Is this the 'youth voice'?

By Sam Chaltain

On March 19, nearly 40 years after its landmark decision protecting 13-year-old Mary Beth Tinker’s right to protest the Vietnam War by wearing a black armband to class, the U.S. Supreme Court was back in school. Yet this time, as another war divides the nation, the student speech in question was not about foreign policy, freedom or justice — it was about bong hits.

The conflict began back in January 2002, as the Olympic torch traveled through Juneau, Alaska. Joseph Frederick and some fellow high school seniors thought they could get on TV by unfurling a banner with the cryptic message, “BONG HITS 4 JESUS.”

When Frederick’s high school principal saw the banner, she left school property and crossed the street to confront him. The 18-year-old countered the principal’s order to take down the banner by asking, “What about the Bill of Rights and freedom of speech?”

Now the nine Justices of the U.S. Supreme Court must answer Frederick’s question in the case, Morse v. Frederick. In so doing, they will rule on an issue, student speech rights, that has grown increasingly complex since the Court’s Tinker ruling in 1969. As Juneau school superintendent Peggy Cowan put it, “We are counting on this case to give us clarity.”

Cowan’s desire for legal guidance is understandable. Since 1969, the Supreme Court has twice refined its primary standard for judging the constitutionality of student speech, in 1986 and 1988. Yet lingering questions remain about when — and which of — these different legal standards should apply, resulting in a slew of conflicting opinions at the lower court level. For this reason, the Court’s willingness to directly address the issue is welcomed.

Yet as important as the legal clarity may be, the facts of this case underscore an equally pressing concern — the eroding quality of civic discourse in this country. Just consider the distance we have traveled from Tinker’s armband to Frederick’s banner, and what the ideological chasm between those two methods of symbolic expression suggests about the extent to which we value and support authentic opportunities for youth voice and civic engagement.

Tinker, her brother, John, and five middle and high school classmates wore their armbands to school in December 1965 because they felt compelled by their consciences to speak out. As John explained in official court papers, “I do not consider this a trivial matter. It is important to me because I morally think [the war] is wrong, and when people are getting killed, I guess that’s important to me.”

By contrast, Frederick’s act provides no similarly compelling rationale. As he said in a court affidavit, “We thought we had a free-speech right to display a humorous saying. The content of the banner was less important to us than the fact that we were exercising our free-speech rights to do a funny parody.”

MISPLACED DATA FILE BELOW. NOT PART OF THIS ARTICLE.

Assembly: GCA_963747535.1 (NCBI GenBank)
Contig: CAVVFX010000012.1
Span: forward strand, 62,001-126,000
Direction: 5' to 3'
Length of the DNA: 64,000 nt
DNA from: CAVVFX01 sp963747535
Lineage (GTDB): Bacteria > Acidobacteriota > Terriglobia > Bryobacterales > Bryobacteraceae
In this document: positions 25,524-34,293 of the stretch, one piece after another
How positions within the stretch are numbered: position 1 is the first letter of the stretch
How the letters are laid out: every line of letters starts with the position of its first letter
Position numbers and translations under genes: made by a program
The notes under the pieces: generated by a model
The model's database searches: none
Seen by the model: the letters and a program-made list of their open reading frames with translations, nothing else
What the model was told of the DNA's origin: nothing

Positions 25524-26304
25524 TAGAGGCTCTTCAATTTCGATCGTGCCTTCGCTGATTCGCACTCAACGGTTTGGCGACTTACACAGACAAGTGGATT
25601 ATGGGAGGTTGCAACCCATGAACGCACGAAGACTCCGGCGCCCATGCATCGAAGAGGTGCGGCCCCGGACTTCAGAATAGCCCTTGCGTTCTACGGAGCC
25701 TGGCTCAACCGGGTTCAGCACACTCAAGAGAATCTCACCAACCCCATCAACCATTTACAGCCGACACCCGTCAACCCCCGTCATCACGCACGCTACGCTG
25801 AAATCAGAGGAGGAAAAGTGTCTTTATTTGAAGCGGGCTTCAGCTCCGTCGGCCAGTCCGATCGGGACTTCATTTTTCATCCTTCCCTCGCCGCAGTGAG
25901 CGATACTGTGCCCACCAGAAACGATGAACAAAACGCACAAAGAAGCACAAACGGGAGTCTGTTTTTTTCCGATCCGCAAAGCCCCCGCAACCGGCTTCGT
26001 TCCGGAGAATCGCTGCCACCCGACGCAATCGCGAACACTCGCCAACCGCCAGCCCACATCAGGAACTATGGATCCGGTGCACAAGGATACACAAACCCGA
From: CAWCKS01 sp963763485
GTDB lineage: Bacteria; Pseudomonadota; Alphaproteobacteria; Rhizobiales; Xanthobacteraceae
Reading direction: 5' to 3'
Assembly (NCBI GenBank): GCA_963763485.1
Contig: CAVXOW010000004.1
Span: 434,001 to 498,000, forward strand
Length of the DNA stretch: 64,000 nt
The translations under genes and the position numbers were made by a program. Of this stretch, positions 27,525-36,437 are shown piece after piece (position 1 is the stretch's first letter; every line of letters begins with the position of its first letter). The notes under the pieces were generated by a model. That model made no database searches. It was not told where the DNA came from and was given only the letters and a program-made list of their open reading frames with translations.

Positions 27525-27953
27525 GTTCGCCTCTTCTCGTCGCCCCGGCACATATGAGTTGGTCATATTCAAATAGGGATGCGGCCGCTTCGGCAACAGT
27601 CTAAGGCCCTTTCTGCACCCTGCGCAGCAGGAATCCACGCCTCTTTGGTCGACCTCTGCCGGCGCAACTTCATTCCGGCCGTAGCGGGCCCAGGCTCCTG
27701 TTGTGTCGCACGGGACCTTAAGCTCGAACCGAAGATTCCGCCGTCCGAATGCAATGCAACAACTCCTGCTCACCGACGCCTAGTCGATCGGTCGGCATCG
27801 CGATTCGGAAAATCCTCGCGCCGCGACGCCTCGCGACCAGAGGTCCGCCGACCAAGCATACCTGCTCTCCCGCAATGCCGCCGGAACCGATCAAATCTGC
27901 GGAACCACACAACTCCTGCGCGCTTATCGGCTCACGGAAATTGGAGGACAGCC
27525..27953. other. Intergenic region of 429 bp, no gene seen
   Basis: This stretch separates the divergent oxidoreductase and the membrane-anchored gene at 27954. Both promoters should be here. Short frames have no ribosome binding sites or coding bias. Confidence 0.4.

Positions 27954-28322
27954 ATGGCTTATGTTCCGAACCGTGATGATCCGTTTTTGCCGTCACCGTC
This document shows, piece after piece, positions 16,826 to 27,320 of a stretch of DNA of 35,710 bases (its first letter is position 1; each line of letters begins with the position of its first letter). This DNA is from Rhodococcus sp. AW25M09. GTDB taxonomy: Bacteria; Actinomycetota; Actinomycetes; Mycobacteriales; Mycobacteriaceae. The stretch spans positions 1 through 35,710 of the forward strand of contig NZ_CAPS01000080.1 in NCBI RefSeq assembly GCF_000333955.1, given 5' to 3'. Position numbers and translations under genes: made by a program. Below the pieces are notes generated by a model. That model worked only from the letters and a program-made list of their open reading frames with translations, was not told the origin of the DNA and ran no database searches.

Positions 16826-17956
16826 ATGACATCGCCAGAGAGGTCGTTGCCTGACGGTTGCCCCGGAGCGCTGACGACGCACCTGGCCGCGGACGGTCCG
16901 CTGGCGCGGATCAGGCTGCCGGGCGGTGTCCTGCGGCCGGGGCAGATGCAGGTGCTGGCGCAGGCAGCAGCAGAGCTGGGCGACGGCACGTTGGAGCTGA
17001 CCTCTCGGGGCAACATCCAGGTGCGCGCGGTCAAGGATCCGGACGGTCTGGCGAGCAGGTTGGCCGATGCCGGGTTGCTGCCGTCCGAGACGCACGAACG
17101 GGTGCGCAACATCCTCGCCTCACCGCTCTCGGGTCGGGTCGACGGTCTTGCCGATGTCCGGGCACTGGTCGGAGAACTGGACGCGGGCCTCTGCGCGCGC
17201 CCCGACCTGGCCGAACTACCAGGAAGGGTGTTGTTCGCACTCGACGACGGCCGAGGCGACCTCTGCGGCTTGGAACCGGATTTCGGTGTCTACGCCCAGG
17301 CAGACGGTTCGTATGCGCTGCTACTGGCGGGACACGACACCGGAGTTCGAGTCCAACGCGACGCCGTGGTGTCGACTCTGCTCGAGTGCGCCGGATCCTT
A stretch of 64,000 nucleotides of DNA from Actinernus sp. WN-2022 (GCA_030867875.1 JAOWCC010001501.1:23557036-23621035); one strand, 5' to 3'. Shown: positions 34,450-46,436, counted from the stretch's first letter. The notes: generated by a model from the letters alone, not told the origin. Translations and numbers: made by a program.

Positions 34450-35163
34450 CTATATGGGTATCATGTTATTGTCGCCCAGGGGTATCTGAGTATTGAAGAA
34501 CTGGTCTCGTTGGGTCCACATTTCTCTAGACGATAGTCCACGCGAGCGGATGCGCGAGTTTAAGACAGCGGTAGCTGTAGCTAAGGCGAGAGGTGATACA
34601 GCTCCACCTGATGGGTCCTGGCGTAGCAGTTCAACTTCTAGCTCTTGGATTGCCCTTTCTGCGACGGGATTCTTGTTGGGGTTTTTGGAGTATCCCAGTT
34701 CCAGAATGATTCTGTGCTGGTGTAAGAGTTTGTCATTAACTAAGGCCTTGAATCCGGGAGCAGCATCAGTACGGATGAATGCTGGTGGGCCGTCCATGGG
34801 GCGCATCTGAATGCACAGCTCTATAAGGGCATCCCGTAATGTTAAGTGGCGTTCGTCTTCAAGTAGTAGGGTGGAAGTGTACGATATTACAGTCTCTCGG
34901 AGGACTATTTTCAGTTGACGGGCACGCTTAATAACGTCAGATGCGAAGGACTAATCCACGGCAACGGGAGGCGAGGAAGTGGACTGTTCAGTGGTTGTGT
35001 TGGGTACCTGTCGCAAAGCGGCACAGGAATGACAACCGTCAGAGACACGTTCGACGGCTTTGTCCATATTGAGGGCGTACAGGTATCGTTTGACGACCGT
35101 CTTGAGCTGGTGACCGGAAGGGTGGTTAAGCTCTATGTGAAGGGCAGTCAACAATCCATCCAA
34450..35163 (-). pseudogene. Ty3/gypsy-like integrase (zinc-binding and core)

The distinction between these two comments underscores the subtle but deleterious devolution of the First Amendment’s significance in American society. Today, many of us, if we think about the First Amendment at all, are less likely to envision Cesar Chavez, Alice Paul or black armbands, and more likely to imagine computer-generated images of child pornography, divisive culture wars in our public schools, or bong-hits banners.

To be certain, the First Amendment does not exist to protect only the civic leader, the suffragette, or the student activist, and all of us who cherish those five freedoms (religion, speech, press, assembly and petition) must accept the civic responsibility to protect both our own rights and the rights of others — especially those whose ideas we most deeply disagree with. Yet with a case like this before the Supreme Court, the First Amendment rights of young people stand to suffer either way.

Many will see Frederick’s speech as the latest example of a generation that is increasingly apathetic, immature and incapable of participating fully in civic life. Others will cast school officials as the chief obstacle to a more robust application of the First Amendment in public education. The deeper truth, beyond the specific facts of this or any other case, is that we have become complacent when it comes to ensuring that all young people have the skills and self-confidence they need to be seen and heard in meaningful, responsible ways — both in and out of school.

As Americans, we are fortunate to live in a country founded on the revolutionary notion that every human being is born with certain inalienable rights. Yet none of us is born with the wisdom to exercise those rights responsibly. That type of civic literacy takes practice. And there is no better place to practice the rights and responsibilities of citizenship than our nation’s public schools.

Before our students can become more free and responsible citizens, we need schools that are concerned with doing more than raising test scores. We need leaders who spark student learning and civic engagement by creating schools in which everyone has voice, value and visibility. And we need more than just students who possess a vague awareness of the First Amendment’s five freedoms; we need a new generation of citizens who more fully understand and utilize those rights in order to follow their consciences, speak out for justice and organize for change.

Sam Chaltain is an education consultant and the co-author of First Freedoms: A Documentary History of First Amendment Rights in America. E-mail: